Other random names and the dates they signed the book include John D Rockefeller Jr (15 Feb 1929), Evangeline Lindbergh, mother of Charles (24 Jan 1929), Somerset Maugham (14 Dec 1929), Nelli Melba (18 Feb 1930) and World Champion Heavy weight boxer Gene Tunney (23 Feb 1931), who added the message: ‘The charm of this lovely Winter Palace is only equalled by that of its guiding spirit Mr AR Badrutt’.

Wiese includes a lot of background on Badrutt, but I’ll save that for a future post.

George Bernard Shaw by Tony Binder

George Bernard Shaw by Tony Binder

Recently, I thought I might travel to Basel to see this wonderful piece of history for myself, so I emailed André Wiese to ask if he could put me in touch with Ms Carmen Heusser. His reply was tragic:

Dear Andrew

Thanks for contacting me again. I have no good news. Unfortunately the lady suffers in the meantime heavily from dementia and the guestbook has disappeared recently when she moved to the home for old people. There exists only our digital copy in the museum.

Best wishes,

André

And then there were none.

3 Comments

Filed under Grand hotels, Lost Egypt

Kipling’s Egypt

rudyard-kipling.preview

Eighty-four years ago today, The Egyptian Gazette of 14 February 1929 carried a notice of the arrival of well known author Rudyard Kipling (that’s him, above) and Mrs Kipling at Port Said. They’d landed the previous day and proceeded direct to Cairo. “Mr Kipling exhibited his well-known dislike of publicity,” reported the paper. “The British Vice Consul Mr Williamson-Napier went out in a special police launch to meet the distinguished visitors, but Mr Kipling seeing the interested crowd gathered for his arrival chose to go ashore in a smaller and less conspicuous launch, by which means he escaped popular attention.”

This wasn’t Kipling’s first visit to Egypt. He’d first passed through at the age of five, before the Suez Canal had been made. He also made a visit in 1913, when he’d stayed at the Semiramis (opened just six years previously) but since the weather was cold and wet, he didn’t stay long in Cairo, and instead made his way up the Nile to Luxor and Aswan on Thomas Cook’s SS Rameses III.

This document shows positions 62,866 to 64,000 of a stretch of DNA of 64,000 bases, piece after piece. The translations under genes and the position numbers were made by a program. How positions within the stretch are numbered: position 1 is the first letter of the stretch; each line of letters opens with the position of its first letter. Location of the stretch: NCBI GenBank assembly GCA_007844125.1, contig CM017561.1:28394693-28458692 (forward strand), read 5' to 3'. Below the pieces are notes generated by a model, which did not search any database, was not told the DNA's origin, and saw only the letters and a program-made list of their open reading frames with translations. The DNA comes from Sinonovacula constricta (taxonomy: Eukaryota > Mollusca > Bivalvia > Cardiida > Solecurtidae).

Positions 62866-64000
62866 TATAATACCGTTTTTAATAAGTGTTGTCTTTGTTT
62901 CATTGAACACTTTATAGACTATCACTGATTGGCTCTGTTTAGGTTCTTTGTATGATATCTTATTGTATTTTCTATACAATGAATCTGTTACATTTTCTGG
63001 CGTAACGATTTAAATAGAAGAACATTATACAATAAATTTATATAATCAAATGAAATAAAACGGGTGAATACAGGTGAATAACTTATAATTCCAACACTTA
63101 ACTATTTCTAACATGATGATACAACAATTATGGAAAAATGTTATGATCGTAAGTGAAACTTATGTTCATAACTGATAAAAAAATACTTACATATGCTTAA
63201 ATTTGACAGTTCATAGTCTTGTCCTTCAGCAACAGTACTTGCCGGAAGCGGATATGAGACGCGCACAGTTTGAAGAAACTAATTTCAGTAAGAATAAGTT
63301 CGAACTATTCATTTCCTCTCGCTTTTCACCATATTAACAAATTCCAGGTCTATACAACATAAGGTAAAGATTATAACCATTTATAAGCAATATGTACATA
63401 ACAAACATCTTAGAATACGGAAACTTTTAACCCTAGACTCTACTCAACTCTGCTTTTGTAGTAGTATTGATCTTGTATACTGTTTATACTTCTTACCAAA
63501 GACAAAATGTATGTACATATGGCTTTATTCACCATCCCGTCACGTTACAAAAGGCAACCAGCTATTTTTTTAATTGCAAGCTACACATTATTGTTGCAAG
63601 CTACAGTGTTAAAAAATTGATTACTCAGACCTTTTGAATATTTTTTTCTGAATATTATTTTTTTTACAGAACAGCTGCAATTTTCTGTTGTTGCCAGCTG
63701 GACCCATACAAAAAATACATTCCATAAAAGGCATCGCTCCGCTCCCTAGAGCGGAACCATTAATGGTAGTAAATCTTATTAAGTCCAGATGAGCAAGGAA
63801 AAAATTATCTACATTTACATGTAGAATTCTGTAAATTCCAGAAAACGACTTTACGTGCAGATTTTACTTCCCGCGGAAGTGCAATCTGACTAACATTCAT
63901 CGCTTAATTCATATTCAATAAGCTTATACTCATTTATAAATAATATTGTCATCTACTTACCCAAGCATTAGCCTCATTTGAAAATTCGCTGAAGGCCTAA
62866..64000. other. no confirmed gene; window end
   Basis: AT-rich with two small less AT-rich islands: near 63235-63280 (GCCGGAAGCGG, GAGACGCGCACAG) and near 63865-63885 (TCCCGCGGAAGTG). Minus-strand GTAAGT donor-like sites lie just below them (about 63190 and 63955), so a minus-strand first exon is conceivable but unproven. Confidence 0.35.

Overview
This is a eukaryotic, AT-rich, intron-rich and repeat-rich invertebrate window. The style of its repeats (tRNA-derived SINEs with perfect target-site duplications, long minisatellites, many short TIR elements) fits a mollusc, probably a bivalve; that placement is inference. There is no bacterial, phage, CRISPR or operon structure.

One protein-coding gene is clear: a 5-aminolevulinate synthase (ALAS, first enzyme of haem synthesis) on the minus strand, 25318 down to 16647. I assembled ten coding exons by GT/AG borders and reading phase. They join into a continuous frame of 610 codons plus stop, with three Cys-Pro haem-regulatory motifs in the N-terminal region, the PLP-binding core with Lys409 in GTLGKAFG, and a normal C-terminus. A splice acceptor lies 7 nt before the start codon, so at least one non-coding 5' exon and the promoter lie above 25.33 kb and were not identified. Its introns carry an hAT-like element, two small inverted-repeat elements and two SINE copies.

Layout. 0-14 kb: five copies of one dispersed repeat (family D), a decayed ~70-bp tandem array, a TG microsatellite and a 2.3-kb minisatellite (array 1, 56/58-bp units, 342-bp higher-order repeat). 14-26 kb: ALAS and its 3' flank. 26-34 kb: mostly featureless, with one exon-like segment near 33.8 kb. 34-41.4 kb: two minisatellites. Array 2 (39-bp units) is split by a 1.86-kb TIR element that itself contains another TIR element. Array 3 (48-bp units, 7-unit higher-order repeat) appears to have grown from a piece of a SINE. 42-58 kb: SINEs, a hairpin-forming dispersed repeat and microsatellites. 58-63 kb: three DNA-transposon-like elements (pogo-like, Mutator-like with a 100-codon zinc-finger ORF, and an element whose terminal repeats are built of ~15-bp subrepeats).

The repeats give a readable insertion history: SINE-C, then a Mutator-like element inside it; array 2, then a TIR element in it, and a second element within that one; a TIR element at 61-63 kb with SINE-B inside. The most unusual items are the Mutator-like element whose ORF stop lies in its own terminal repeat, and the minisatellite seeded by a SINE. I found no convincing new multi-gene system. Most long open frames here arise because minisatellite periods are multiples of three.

The 1913 trip inspired a series of letters, that were collected and published (Letters of Travel: 1892-1913), and include some typically pithy statements on matters relating to tourism in Egypt.

On sightseeing:
“For three weeks we sat on copiously chaired and carpeted decks, carefully isolated from everything that had anything to do with Egypt, under chaperonage of a properly orientalised dragoman. Twice or thrice daily, our steamer drew up at a mud-bank covered with donkeys. Saddles were hauled out of a hatch in our bows; the donkeys were dressed, dealt round like cards: we rode off through crops or desert, as the case might be, were introduced in ringing tones to a temple, and were then duly returned to our bridge and our Baedekers.”

On Americans in Egypt:
“Since the bulk of our passengers were citizens of the United States, Egypt in winter ought to be admitted into the Union as a temporary territory.”

On the Swiss in Egypt:
“The Swiss are the only people who have taken the trouble to master the art of hotel-keeping. Consequently, in the things that really matter – beds, baths, and victuals –they control Egypt.”

On Cairo:
“Modern Cairo is an unkempt place. The streets are dirty and ill-constructed, the pavements unswept and often broken, the tramways thrown, rather than laid down, the gutters neglected. One expects better than this in a city where the tourist spends so much every season. Granted that the tourist is a dog, he comes at least with a bone in his mouth, and a bone that many people pick. He should have a cleaner kennel”

By 1929, Kipling had obviously got over his dislike of Cairo because he and Mrs Kipling spent 13 days there, staying again at the Semiramis. Also at the hotel at that time, reported the Gazette, were the HH Aga Khan and large party, American mining magnate and millionaire Chester Beatty and future professor of Islamic art AC Cresswell. Quite a line up.

Cook's Nile Steamer

On 27 February, the couple boarded the SS Egypt (pictured above) for a 20-day voyage to Luxor and Aswan. Two years to the month later, in February 1931, they were back in Egypt once more: Kipling’s wife suffered from rheumatism and a doctor had recommended the Helwan as a health resort. They found it too cold and went once again up the Nile in search of warmth, spending 10 days in Aswan.